Govt. deficit debate gets heated

A dispute over the meaning of 'deficit' and 'bankruptcy' drew debate from Samoa’s top accounting minds in Parliament floor on Thursday night. 

The Member of Parliament for Gagaifomauga No.3, La’auli Leuatea Schmidt told Parliament that a deficit of $127 million in the main budget means the Government is broke. 

He was responding to a point of clarification from Prime Minister, Tuilaepa Dr. Sailele Malielegaoi who accused the opposition members of making false promises to deceive the public. 

Although much of the current Parliamentary sitting, which started mid-January, has been occupied by farewell speeches before the term ends, the debate on the Supplementary Budget has been on the fringes of discussions. 

Addressing financial pledges made outside Parliament by political party F.A.S.T. (Faatuatua i le Atua Samoa ua Tasi), Prime Minister Tuilaepa questioned where the party members will get the money to distribute to constituencies. 

He noted that in the main budget there is a $127 million [2020-2021] deficit meaning that Government spending for the year has overshot its revenue. 

He explained that you cannot distribute money when there is a deficit but his Government is able to operate due to prudent financial management. 

“The reason why we are able to spend these amounts is because the financial institutions know that [the country’s] finances are well managed, as well as our developments,” said Tuilaepa. 

The Prime Minister suggested that should F.A.S.T. come in to power, they would not be able to keep their promises of providing constituencies with substantial development funding. 

“For those who are deceiving the public, there we have exceeded our spending by $127 million compared to our revenue. So where will you get the money to distribute?” 

Tuilaepa added that it was misleading to say that money would be distributed without knowing where it would come from and no matter what the member says no one will ever believe him, also accusing La'auli of lying during his swearing in. 

But La’auli fired back at Tuilaepa saying it was clear that the $127 million deficit means the Government is broke. 

He maintained that his political party will not follow the current Government’s policies as they have their own plans in place. 

The Minister of Works Transport and Infrastructure, Papalii Niko Lee Hang intervened after break. 

A former Minister of Finance and an accountant by profession, Papalii said deficit does not mean the Government is bankrupt. 

"For your information, budgets are estimates. 

"The loss and profit can’t be determined until the actual figures are calculated,” argued the Minister. 

“Only accountants and auditors can understand these and what the leader of F.A.S.T. is claiming is not true and should be corrected.” 

The Chairperson of the Finance Expenditure Committee and M.P. for Alataua West, Aliimalemanu Alofa Tu’uau also interjected. 

Also an accountant, Aliimalemanu dismissed the claims made by La’auli. 

She said she was disappointed with the Gagaifomauga No.3 Member and his allegations after she gave a detailed outlook on the country’s financial status in the past weeks. 

She then listed out the deficit and profit from Government over the past five years.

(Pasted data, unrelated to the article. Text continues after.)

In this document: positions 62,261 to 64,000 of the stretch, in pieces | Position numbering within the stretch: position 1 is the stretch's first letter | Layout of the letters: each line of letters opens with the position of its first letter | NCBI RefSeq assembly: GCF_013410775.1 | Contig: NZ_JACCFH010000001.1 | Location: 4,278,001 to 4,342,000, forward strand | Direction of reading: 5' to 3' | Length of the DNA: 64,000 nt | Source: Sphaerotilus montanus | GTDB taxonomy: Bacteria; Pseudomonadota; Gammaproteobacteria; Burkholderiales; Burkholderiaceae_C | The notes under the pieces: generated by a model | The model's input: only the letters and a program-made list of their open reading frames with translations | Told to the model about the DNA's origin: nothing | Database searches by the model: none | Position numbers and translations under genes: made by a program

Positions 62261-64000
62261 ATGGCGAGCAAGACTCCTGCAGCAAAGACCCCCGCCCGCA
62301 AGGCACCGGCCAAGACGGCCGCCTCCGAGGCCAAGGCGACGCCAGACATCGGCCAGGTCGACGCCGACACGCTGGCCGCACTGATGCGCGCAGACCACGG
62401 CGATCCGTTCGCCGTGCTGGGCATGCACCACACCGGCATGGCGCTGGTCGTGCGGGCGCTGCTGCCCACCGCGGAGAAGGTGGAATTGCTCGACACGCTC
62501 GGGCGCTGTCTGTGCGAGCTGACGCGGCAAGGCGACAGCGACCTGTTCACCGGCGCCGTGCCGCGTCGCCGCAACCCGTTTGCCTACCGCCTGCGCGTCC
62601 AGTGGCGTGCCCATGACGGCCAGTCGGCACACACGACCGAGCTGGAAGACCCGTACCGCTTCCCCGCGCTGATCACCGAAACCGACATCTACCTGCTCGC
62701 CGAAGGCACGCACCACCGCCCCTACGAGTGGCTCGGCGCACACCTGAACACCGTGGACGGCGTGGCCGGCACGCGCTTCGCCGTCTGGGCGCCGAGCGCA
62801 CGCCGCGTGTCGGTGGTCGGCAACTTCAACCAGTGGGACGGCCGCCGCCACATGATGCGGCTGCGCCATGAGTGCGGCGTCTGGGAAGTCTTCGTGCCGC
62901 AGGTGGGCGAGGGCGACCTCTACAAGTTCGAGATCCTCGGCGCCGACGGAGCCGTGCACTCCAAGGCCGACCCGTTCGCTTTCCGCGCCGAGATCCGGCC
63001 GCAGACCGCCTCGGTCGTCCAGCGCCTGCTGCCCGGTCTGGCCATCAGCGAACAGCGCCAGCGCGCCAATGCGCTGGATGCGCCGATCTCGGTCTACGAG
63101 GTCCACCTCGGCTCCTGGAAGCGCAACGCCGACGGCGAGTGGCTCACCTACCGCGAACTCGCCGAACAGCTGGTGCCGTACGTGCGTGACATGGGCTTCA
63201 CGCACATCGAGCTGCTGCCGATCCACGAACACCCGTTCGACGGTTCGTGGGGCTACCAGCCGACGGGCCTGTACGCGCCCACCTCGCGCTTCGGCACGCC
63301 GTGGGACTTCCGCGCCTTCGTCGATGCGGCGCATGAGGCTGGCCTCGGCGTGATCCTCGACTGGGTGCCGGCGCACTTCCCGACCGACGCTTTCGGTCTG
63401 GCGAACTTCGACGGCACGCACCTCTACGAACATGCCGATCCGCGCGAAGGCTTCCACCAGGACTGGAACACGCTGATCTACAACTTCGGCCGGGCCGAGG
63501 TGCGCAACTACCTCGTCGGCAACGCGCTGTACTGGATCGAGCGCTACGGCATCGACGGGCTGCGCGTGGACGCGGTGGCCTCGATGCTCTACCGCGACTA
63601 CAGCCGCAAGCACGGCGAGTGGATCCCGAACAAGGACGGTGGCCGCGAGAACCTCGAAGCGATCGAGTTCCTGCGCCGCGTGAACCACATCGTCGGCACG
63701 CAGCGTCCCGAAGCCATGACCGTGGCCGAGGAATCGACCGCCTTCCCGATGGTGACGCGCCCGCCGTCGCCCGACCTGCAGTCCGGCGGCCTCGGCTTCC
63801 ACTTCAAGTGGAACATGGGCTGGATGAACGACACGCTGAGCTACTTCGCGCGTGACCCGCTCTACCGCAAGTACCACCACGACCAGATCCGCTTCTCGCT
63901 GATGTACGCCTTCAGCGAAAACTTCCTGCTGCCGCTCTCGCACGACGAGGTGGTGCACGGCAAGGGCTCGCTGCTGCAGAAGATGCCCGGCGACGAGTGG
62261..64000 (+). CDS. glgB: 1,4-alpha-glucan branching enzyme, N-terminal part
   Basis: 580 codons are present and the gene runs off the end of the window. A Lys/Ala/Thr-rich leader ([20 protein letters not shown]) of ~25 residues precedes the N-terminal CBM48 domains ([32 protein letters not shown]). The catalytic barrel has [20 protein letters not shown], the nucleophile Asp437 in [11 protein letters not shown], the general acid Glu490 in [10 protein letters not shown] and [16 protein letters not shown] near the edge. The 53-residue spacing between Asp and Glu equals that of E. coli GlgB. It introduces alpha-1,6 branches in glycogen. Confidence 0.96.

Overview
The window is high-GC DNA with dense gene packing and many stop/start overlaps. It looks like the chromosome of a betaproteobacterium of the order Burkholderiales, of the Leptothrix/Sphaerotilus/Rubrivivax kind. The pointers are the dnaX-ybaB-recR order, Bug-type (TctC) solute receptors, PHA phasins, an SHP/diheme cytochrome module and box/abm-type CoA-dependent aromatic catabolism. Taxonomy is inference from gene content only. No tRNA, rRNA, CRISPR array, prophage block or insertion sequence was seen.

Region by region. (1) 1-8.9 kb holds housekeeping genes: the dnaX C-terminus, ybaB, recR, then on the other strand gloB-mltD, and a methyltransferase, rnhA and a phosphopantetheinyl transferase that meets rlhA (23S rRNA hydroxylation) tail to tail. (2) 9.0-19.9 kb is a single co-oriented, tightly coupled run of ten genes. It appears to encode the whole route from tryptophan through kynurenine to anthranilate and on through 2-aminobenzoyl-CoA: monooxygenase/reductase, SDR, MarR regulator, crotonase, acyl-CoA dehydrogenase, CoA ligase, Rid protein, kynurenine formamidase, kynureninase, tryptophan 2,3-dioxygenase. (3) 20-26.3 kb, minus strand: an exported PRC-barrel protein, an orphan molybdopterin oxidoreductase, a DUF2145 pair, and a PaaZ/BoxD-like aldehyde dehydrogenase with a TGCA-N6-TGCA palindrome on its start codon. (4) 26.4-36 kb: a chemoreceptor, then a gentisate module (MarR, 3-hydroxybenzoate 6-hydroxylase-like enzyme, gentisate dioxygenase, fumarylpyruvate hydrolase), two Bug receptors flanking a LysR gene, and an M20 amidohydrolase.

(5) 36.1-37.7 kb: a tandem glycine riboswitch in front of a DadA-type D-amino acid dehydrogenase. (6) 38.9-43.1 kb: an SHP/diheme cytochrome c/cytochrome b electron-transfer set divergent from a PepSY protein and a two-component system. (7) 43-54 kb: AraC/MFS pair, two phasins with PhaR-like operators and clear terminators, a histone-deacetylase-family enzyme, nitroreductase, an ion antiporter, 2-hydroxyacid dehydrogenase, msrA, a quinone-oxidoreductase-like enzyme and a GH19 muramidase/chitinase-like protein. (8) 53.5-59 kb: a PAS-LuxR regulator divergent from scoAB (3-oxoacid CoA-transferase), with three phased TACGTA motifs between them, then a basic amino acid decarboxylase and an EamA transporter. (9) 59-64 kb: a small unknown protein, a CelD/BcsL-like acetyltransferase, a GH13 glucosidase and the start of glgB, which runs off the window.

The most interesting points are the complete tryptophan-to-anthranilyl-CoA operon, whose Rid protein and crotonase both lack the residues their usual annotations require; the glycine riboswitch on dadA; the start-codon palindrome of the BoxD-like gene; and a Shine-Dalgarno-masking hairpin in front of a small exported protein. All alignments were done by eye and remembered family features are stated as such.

In 2015/2016 she noted a deficit of $11 million and audited profit of $28.9 million; in 2016/2017 deficit of $84 million and audited profit of $63.8 million; in 2017/2018 deficit $21.1 million and audited profit of $30.9 million and in 2018/2019 recorded a $12.8 million deficit and audited profit of $47.6 million. 

She then challenged the leader of F.A.S.T. to point out where in the budget it states that the Government is broke. 

However, La’auli said he was responding to comments made by the Prime Minister questioning where the party will get money to distribute when the Government is broke. 

“No matter how you put it, a deficit is a loss, it's broke,” he added. 

The Prime Minister took the floor to respond. 

He told Parliament that he never used the word broke; he had referred to the term deficit. 

“Estimates are different from actual figures, do you understand?” he asked La’auli. 

“I did not use the word 'broke' and only a person who does not understand financials would use those terms. But you are used to operating businesses that are broke…” 

Tuilaepa told the Member to stop misusing such terms as it is only leading him astray. 

Laauli did not want to leave the matter as is, appealing to the Speaker to give him a chance to reply. 

The F.A.S.T. leader told Parliament that it appears Government is worried about how they will generate revenue to run the country. 

He said they will reform financial institutions in Samoa so they can retain funds for developments and clarified that his party never siad they would distribute money to the constituencies.

“We will not distribute the money, we will allocate funds for each constituency,” he said. 

“What do you call loss in revenue? It means the Government is broke.” 

At this point the Minister of Works, Papalii intervened. 

He said he wanted to clarify the matter to the Member that broke does not mean the same thing as deficit. 

Papalii then chided La’auli, saying as he has been in Parliament for many years and should know the difference between the two terms. 

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